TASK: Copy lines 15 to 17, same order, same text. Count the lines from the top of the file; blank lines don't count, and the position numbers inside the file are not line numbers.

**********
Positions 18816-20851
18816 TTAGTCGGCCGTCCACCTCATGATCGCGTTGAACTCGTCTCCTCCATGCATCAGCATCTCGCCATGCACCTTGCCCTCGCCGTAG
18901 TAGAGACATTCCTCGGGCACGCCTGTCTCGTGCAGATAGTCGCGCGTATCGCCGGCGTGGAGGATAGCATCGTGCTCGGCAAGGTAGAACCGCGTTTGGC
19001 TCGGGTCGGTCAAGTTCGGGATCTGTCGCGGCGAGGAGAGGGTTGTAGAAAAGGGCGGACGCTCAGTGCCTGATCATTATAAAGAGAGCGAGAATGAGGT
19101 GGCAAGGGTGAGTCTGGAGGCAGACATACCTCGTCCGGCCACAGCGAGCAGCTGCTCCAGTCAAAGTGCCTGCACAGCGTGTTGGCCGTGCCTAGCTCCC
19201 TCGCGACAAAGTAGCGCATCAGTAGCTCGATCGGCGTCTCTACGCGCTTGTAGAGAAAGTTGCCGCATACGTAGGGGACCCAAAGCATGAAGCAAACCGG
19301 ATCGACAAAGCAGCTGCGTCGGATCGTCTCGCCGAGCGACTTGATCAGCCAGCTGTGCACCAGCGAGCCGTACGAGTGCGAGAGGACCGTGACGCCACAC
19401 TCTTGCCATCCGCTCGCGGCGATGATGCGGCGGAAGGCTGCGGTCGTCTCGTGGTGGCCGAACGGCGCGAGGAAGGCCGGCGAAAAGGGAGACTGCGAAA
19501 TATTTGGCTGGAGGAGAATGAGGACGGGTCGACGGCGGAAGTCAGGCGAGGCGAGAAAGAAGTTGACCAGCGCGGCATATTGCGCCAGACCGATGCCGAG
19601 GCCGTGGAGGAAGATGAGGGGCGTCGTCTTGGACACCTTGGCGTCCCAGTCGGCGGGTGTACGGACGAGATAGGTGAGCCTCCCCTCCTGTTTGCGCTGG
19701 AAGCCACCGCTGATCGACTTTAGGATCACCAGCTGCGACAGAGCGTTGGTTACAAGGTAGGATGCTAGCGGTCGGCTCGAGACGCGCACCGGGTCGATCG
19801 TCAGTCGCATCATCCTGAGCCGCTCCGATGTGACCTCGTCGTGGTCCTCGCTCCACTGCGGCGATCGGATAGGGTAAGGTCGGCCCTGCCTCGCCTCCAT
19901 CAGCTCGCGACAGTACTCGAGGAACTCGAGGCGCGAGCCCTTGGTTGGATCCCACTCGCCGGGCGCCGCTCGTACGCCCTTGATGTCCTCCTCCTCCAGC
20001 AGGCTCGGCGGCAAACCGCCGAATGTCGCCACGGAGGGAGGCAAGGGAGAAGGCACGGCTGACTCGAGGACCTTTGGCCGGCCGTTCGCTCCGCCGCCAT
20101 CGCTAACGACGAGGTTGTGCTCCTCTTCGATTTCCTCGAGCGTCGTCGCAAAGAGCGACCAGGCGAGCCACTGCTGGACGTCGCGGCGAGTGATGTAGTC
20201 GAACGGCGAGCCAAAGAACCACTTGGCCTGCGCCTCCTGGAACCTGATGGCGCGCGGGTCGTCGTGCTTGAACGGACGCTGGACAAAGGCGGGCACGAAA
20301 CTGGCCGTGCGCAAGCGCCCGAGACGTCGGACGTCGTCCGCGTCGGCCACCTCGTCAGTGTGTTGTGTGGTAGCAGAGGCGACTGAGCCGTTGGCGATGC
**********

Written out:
20101 CGCTAACGACGAGGTTGTGCTCCTCTTCGATTTCCTCGAGCGTCGTCGCAAAGAGCGACCAGGCGAGCCACTGCTGGACGTCGCGGCGAGTGATGTAGTC
20201 GAACGGCGAGCCAAAGAACCACTTGGCCTGCGCCTCCTGGAACCTGATGGCGCGCGGGTCGTCGTGCTTGAACGGACGCTGGACAAAGGCGGGCACGAAA
20301 CTGGCCGTGCGCAAGCGCCCGAGACGTCGGACGTCGTCCGCGTCGGCCACCTCGTCAGTGTGTTGTGTGGTAGCAGAGGCGACTGAGCCGTTGGCGATGC